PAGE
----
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Slide 1: Title Slide
Hello, my name is Anna Füzéry. I am a clinical chemist with Alberta Health Services and an Assistant Clinical Professor of Laboratory Medicine at University of Alberta. Welcome to this Pearl of Laboratory Medicine on “Intraosseous Blood Analysis”
Slide 2: A Real World Example
I’d like to begin this Pearl with a real world example. An 85-year-old female with a decreased level of consciousness is brought to the emergency room where she is found to be in hypovolemic shock. The clinical team resorts to intraosseous vascular access after difficulties in establishing an intravenous line. An intraosseous blood sample is sent to the lab for a comprehensive metabolic panel, phosphate, magnesium, lactate dehydrogenase, troponin, and B-type natriuretic peptide. The picture on the left illustrates the sample’s unusual appearance after centrifugation. There is a layer of fat at the top of the sample and the plasma-like layer is visibly hemolyzed. Also noteworthy is the fact that the separator gel did not properly rise to separate the cellular content from the plasma-like portion. What would you do next with this sample? Would you put it on your analyzer and report the results? Or would you cancel it and ask for a redraw?
Slide 3: IO Vascular Access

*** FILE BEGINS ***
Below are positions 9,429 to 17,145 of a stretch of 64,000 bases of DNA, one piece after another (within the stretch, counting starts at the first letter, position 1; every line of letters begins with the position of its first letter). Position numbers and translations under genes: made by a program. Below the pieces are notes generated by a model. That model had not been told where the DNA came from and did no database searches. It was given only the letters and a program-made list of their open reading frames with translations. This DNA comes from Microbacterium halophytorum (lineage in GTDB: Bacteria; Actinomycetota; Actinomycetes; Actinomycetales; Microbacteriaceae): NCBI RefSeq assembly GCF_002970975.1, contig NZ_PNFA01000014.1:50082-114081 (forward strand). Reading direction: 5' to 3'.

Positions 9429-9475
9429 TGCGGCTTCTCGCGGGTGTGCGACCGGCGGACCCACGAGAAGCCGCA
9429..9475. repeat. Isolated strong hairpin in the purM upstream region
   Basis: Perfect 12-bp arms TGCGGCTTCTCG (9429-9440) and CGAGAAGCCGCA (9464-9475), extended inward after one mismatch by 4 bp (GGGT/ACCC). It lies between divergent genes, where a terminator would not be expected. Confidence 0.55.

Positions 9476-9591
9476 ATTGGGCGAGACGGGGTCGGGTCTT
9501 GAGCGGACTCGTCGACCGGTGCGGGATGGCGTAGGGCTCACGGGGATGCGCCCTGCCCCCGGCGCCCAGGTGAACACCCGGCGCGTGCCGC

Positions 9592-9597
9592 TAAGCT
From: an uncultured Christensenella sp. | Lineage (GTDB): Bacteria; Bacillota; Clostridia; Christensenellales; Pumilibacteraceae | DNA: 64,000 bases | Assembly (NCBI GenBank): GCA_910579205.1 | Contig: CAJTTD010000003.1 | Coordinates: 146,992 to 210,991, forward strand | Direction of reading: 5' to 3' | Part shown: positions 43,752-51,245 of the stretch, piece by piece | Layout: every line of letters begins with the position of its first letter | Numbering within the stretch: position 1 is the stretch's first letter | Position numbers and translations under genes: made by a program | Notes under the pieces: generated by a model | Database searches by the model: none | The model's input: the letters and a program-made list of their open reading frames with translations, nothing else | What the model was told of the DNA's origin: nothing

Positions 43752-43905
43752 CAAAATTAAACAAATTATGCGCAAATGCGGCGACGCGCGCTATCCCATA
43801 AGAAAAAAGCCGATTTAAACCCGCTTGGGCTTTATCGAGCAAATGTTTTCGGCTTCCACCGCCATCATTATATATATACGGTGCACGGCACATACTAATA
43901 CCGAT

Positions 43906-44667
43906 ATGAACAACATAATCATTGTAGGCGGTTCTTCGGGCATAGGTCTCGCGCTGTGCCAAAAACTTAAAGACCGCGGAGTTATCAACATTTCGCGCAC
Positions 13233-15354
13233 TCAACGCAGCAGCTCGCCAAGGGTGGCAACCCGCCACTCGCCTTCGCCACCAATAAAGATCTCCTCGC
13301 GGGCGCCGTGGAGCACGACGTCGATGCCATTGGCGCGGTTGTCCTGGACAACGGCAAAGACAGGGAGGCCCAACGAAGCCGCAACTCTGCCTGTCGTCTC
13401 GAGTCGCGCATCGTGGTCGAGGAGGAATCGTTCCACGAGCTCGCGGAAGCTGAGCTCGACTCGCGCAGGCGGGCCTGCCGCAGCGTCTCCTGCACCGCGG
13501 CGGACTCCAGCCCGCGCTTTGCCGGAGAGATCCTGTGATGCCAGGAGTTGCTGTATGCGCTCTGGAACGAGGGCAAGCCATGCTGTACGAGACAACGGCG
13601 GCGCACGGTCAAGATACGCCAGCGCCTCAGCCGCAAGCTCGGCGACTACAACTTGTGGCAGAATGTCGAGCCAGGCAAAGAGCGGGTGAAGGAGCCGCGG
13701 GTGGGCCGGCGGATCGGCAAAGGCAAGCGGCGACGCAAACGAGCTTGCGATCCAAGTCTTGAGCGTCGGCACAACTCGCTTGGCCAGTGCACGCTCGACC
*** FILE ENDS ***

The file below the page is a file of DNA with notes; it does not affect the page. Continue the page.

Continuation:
In 1922 Drinker and Doan independently demonstrated for the first time the adequacy of the bone marrow for infusion of fluids in animals. Interest in their findings did not pick up until the 1940s though when a series of well-controlled animal studies showed that the injection of glucose solutions, blood, and dyes into the bone marrow of the tibia resulted in their effective and immediate absorption into the general circulation. A flurry of publications followed that related clinical cases where fluids were administered by the intraosseous route to human patients with minimal complications. Academic and clinical interest continued into the early 1950s but declined thereafter because of the increasing popularity of venous cannulation. The practice of intraosseous vascular access began to revive again in the mid-1980s following improvements in devices for rapid fluid delivery. Today clinicians resort to intraosseous access when patients are in a state of cardiovascular collapse or when vascular access is made difficult by chronic disease or past IV drug abuse. While the main purpose of such access is the rapid delivery of drugs and fluids, blood is also sometimes collected for laboratory analysis.
Slide 4: IO Vascular Access
Before diving further into intraosseous blood analysis, let’s take a quick look at the structure of long bones and the mechanism of intraosseous vascular access.
The outer shell of long bones consists of compact bone. This layer contains few spaces and provides protection and support to the bone. This layer is also filled with a vast system of blood vessels, called Haversian canals and Volksmann’s canals, that rapidly delivers blood and other fluids to and from the systemic circulation. In contrast to the peripheral vascular system, these blood vessels are non-collapsible due to the hardness of the surrounding compact bone and the presence of bone spicules.
Beneath this compact layer of bone is a honeycomb like structure called spongy bone that is filled with bone marrow and blood vessels. These vessels get their blood supplies from the Haversian and Volksmann’s canals.